Raised on a digital diet, second-hand-savvy Gen Zers have changed the shopping landscape, and Depop influencers are at the heart of this shopping revolution: they’re bringing the currency of clout and cashing in by serving sustainable looks. How can brands get in on the action, too?
Olivia Yallop is a brand strategist and trend analyst specialising in social media, youth culture, and the creator economy. She builds next-gen identities and marketing experiences for clients across the fashion, beauty, and lifestyle industries including Nike, Adidas, Depop, Disney, and Converse. Olivia also lectures at LCF and contributes to research and media covering the social/digital space, including as a regular talking head explaining internet trends on Times Radio. Her first book, Break the Internet, was published in November 2021.
Olivia Davies is the founder of Phussy Couture, a Depop store, which has over 30,000 followers. Alongside Depop, she is a freelance fashion stylist and creative producer.
Steve Dool is the head of brand partnerships at Depop. Prior to joining Depop, he was a brand consultant who specialised in working with fashion and luxury brands.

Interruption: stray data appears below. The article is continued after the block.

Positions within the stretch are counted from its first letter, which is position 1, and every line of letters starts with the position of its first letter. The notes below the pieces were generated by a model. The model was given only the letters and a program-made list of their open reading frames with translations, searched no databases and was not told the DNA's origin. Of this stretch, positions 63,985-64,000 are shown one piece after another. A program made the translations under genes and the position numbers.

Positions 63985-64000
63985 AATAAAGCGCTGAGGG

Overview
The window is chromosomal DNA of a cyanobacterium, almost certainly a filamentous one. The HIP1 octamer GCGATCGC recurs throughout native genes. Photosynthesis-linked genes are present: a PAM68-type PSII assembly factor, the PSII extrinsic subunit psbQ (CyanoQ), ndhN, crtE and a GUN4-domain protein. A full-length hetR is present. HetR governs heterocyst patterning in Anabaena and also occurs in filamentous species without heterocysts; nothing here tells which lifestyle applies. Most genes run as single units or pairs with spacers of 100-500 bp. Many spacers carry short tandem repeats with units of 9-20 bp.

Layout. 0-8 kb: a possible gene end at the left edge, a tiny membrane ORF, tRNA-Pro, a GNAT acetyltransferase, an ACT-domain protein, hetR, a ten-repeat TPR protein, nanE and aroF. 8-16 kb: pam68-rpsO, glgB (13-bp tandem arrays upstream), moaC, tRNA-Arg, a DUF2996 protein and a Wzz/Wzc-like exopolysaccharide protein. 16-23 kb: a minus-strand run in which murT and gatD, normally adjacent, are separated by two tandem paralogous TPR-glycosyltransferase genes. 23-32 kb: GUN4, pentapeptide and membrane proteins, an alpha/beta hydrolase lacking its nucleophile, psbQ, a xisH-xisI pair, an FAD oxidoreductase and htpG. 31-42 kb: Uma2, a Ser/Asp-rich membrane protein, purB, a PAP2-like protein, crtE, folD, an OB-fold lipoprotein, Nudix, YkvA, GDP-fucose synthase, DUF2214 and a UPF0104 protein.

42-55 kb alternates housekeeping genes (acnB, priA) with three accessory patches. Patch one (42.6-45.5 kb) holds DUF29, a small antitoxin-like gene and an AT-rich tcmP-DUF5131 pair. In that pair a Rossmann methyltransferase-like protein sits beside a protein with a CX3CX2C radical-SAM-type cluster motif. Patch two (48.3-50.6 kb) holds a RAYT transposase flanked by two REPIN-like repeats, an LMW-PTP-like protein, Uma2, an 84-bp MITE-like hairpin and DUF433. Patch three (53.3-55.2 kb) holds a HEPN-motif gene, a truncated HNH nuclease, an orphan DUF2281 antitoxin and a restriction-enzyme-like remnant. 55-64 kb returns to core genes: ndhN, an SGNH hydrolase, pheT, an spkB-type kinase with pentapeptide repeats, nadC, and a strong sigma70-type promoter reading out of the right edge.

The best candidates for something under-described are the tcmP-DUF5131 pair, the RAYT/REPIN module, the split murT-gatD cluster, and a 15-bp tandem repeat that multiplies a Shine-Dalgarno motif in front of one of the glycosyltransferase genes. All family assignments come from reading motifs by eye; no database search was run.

Mica Anthony is a content writer with a passion for fashion and all things beauty, who has written for the likes of gal-dem and WAVE Magazine. When she’s not trawling social media for her next fashion look, she’s expanding her Depop empire or discovering an emerging music producer.
P2P resale platforms such as Depop have boomed in recent years, but do brands have anything to fear from these digital communities? Canvas8 spoke to Dr. Catherine Armstrong Soule, an assistant professor Western Washington University, to discover how social selling impacts brand perceptions and loyalty.
In a partnership that combines two seemingly conflicting retail concepts, Depop sellers are being hosted at a pop-up in London’s Selfridges department store. As second-hand social commerce gains popularity, luxury outlets and brands are keen to get in on the action.
Gen Zers are a tricky yet intriguing generation to grasp – they’re offline-shopping, eco-conscious, genre-defying, values-defending mavericks. As they grow into adolescence and adulthood, what do Gen Zers actually think is cool and how can brands appeal to this cohort’s unique mindset?
As fast fashion begins to fall out of favour due to mounting ethical and environmental concerns, the market for second-hand clothing is surging. But how exactly can buying pre-loved apparel help people live more sustainably? And what other factors are fuelling the resale segment?